Women’s History Month has given us a good opportunity to recognize the many strides women have made towards workplace equality, particularly when it comes to STEM representation. Historical names like Sally Ride and Marie Curie stand alongside current tech powerhouses such as Sheryl Sandberg (Facebook) and Diane Greene (VMWare, Google). However, even though the overall workforce gap has closed significantly (46.8% of the workforce is female as of 2015), a significant wage gap still exists— a gap that widens as women age.
Every educator is familiar with the concept of literacy—the ability to read and write. A person who is illiterate, who cannot read or write, will inevitably struggle to get along in society. It’s impossible to go on to higher education or get a high-paying job without the ability to read and write. Even daily tasks, like reading a newspaper or filling out job applications, are difficult for an illiterate person.
In today’s world, literacy goes beyond just the basic ability to comprehend text. Today’s students will also need to master a new skill—digital literacy. Cornell University defines digital literacy as “the ability to find, evaluate, utilize, share, and create content using information technologies and the Internet.”
There is so much work and preparation that goes into being a great teacher. As a principal, you see what your teachers have to offer on a daily basis—from their deep relationships with students and families to their commitments toward improving their practice to the teamwork they demonstrate with their colleagues. Those reasons alone are why the stats about teacher turnover should be so concerning to you. Almost 16% of teachers leave the field each year, with 40%-50% of new teachers abandoning the profession within the first five years.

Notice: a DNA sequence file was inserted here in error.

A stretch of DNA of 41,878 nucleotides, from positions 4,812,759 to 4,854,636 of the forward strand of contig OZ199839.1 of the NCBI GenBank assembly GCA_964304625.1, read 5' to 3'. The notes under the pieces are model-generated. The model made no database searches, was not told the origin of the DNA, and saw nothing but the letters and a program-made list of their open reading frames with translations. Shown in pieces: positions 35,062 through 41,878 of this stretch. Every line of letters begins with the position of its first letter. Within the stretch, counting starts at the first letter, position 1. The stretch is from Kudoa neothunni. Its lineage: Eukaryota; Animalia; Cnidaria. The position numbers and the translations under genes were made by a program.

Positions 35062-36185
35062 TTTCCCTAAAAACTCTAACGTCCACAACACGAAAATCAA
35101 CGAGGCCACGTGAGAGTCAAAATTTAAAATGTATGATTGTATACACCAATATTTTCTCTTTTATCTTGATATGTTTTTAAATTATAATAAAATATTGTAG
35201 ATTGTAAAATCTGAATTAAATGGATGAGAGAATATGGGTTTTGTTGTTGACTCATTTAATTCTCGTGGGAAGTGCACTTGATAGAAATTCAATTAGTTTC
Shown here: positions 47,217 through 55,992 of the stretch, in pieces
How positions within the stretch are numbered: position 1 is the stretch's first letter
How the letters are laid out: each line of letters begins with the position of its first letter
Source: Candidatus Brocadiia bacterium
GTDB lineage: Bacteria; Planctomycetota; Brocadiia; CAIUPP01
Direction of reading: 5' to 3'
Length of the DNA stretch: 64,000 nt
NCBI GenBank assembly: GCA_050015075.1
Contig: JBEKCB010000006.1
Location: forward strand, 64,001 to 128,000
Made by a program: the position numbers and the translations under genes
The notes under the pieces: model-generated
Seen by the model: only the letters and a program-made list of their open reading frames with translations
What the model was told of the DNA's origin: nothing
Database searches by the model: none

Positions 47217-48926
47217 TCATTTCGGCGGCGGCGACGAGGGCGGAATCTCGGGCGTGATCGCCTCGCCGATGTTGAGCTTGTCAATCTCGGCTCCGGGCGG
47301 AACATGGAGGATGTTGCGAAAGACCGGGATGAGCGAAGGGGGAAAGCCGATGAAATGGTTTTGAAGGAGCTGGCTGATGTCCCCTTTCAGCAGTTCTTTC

For many people, Shakespeare’s work is timeless. However, students notoriously find the olde English difficult to understand and often complain when teachers begin a Shakespeare topic or unit of study. How can teachers modernise his plays to reach today's students? William Shakespeare remains the world's most famous wordsmith. With 38 plays and 154 sonnets to his name he was a prolific playwright and poet and transformed the literary world.
I’m what you would call a “nontraditional student.” I’ve got two kids, I’m gainfully employed, and I’m 33. Getting my degree in education and a license to teach wasn’t my first choice of career. It was a dream that arose after countless hours of helping my sons with their homework and volunteering in their classrooms. This dream was left unrealized for years until the right opportunity presented itself, and I jumped on it. In this way, I’m not unique.
Technology is integral to the modern learning experience. Indeed, with tablets replacing textbooks and students being so partial to their smartphones, it seems that digital tools are no longer optional for a modern teacher.